“There was one instance where an American-Muslim high school student was threatened online, and told her school administrators and the police about it, but there was no action taken,” Ahussain says. “Later she suffered from a concussion because of it.”
After the assault, the students who attacked her were talking and bragging about it online.
Should the Internet be regulated? Legally, hate speech is too loosely defined to fall squarely inside or outside of the First Amendment. Although the First Amendment includes caveats, such as speech that could “incite” violence or be deemed threatening, it is difficult to pass comprehensive laws that address all forms of hate speech to make a meaningful impact.
What about the Internet companies? As private companies, online platforms like YouTube, Twitter and Facebook can enforce regulations on content that are not as beholden to the First Amendment as they would be coming from Congress. Still, with an average of 58 million tweets and 4.75 billion pieces of content shared on Facebook per day, it would be nearly impossible to monitor everything.
In the absence of comprehensive regulation, the Muslim Advocates report advises community members to report hateful content and engage in what Ahussain terms, “counter speech.”
“Really the conversation about hate speech should not impact the first amendment in anyway. We are not advocating for speech to be censored,” says Ahussain. “But hate speech online has consequences for people’s real lives. We need to talk about it in a way that allows people to respond using more speech, counter speech.”
Ahussain defines counter speech as anything ranging from promoting positive portrayals of American Muslims to holding public officials who engage in hate speech accountable.
Sabina Mohyuddin, a board member of the American Muslim Advisory Council in Coffee County Tennessee engaged in counter speech concerning an incident with county commissioner Barry West. Last year, West posted a picture on Facebook of a man cocking a gun straight at the camera. It was captioned “How to Wink at a Muslim.” After many members of the Tennessee Muslim community called and voiced their outrage, West issued an apology.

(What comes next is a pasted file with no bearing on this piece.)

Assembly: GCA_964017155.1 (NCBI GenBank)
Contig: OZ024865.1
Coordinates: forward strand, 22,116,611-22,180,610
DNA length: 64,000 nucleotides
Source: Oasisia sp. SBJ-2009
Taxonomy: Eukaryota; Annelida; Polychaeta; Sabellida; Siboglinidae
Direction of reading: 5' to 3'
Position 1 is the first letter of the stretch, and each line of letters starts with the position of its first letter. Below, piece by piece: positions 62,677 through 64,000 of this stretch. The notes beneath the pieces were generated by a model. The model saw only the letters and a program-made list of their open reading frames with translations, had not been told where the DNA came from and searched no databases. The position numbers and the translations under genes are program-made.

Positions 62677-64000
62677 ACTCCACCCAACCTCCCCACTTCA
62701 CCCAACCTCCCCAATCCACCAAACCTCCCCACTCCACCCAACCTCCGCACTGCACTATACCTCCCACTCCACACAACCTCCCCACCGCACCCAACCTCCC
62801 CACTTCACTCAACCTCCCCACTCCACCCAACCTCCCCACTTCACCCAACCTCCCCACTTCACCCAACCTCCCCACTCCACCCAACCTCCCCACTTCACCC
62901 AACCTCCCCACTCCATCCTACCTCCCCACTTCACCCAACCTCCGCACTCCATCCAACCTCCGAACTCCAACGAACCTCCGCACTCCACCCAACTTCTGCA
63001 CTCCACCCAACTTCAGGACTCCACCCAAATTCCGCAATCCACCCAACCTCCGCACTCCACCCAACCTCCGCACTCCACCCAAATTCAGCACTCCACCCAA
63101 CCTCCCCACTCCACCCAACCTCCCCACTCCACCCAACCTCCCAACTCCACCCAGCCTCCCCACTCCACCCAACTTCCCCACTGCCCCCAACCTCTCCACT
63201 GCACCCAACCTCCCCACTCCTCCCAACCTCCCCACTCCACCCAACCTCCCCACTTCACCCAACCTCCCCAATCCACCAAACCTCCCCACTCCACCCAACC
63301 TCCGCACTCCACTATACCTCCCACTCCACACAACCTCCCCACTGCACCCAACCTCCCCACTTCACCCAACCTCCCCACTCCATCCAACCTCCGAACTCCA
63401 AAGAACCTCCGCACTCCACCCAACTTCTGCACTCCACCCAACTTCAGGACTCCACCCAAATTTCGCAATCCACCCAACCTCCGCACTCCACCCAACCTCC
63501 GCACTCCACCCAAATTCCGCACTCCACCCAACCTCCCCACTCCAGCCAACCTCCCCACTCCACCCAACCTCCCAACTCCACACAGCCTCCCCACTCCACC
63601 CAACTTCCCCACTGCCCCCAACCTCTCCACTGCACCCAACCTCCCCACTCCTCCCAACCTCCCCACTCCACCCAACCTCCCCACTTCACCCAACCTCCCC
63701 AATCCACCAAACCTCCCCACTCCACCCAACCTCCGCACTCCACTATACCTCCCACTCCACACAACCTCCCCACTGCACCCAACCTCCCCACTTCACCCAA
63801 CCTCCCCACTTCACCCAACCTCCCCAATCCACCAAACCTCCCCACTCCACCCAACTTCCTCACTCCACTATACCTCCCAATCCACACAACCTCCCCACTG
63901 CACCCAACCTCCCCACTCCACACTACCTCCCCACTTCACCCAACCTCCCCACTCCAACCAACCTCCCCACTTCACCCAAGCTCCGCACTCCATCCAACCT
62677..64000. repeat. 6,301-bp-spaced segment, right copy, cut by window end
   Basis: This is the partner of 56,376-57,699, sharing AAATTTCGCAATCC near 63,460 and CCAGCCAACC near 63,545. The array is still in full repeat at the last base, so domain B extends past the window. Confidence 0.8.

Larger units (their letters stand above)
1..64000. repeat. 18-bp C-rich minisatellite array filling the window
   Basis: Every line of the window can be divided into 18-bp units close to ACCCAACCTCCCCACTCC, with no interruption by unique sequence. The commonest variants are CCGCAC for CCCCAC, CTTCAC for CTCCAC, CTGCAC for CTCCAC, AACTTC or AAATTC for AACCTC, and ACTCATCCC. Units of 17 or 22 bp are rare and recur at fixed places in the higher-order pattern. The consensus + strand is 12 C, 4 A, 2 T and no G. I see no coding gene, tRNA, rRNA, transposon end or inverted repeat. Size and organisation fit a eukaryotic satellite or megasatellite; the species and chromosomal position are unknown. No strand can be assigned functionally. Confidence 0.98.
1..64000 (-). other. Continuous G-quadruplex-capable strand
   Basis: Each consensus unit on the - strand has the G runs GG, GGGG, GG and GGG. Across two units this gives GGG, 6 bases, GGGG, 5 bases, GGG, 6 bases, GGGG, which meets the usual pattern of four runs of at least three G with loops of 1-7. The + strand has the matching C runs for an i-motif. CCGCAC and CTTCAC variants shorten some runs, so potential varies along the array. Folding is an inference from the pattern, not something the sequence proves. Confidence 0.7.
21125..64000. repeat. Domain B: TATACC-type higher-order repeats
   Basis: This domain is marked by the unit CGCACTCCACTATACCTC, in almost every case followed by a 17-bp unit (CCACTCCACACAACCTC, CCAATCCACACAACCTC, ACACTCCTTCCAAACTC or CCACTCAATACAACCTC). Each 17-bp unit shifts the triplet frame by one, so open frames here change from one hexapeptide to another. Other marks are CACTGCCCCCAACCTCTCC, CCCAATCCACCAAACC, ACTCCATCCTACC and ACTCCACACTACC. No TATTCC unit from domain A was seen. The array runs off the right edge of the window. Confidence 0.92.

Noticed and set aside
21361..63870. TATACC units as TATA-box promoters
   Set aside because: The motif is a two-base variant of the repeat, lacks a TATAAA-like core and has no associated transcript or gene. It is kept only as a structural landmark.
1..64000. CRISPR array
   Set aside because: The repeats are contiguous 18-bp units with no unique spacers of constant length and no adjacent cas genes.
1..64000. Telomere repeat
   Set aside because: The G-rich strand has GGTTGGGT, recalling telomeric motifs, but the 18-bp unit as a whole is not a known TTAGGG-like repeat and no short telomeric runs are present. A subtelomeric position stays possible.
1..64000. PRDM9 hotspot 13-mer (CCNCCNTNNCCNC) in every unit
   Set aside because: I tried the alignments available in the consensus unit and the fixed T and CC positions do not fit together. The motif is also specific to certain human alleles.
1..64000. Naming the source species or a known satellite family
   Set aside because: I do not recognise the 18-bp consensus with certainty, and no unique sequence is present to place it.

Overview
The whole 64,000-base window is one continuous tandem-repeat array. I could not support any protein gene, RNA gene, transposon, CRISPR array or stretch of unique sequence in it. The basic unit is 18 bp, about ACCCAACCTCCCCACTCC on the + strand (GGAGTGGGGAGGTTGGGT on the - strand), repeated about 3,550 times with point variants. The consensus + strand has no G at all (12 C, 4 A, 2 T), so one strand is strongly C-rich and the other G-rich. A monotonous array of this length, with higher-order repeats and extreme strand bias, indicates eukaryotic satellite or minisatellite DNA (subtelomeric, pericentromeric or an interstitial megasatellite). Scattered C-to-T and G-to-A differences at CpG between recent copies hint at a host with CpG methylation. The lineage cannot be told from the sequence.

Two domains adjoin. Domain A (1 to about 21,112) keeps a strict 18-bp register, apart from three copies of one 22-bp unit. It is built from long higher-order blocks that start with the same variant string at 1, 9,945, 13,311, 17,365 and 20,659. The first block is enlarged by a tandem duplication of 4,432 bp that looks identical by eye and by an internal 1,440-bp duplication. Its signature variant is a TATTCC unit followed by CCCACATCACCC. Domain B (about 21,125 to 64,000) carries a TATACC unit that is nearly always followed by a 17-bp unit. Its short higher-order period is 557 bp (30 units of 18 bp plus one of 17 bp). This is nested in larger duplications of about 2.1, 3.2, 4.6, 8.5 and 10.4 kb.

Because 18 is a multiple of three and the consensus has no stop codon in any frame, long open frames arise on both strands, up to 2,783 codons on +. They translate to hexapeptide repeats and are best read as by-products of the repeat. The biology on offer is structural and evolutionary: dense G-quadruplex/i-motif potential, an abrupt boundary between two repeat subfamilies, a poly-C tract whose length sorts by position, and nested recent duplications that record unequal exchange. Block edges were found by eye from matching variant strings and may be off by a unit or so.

“We were happy that he apologized, but we felt like we needed to do more than just get an apology. He needed to understand who we were,” Mohyuddin told The Nation.
“So, me and my husband decided the best thing is to get together with him in an informal setting,” she continues. “I think he understood that we’re part of the community, we have kids that we want to succeed, we volunteer in the community. So, slowly over tea and some baklava we had the spark of a friendship forming.”
Inspired by their dialogue, Mohyuddin planned a public forum called “Public Discourse in a Diverse Society” so that more of Coffee County could get to know the Muslim community. News of the forum went viral, and 1,000 came from across the country to protest, including top level Islamophobes like Pamela Geller and Robert Spencer.
“I gave a talk about American Muslims and hate crimes,” Mohyuddin recounted. “When I showed a picture of a burned down mosque, people in the audience were cheering.”
Barry West was in attendance.
“You could tell he was emotional,” Mohyuddin says. “He understood that me and our families are good people and he wanted to show some support for us. The lesson learned is if you reach out and talk to people, and offer a hand in friendship, good things come out.”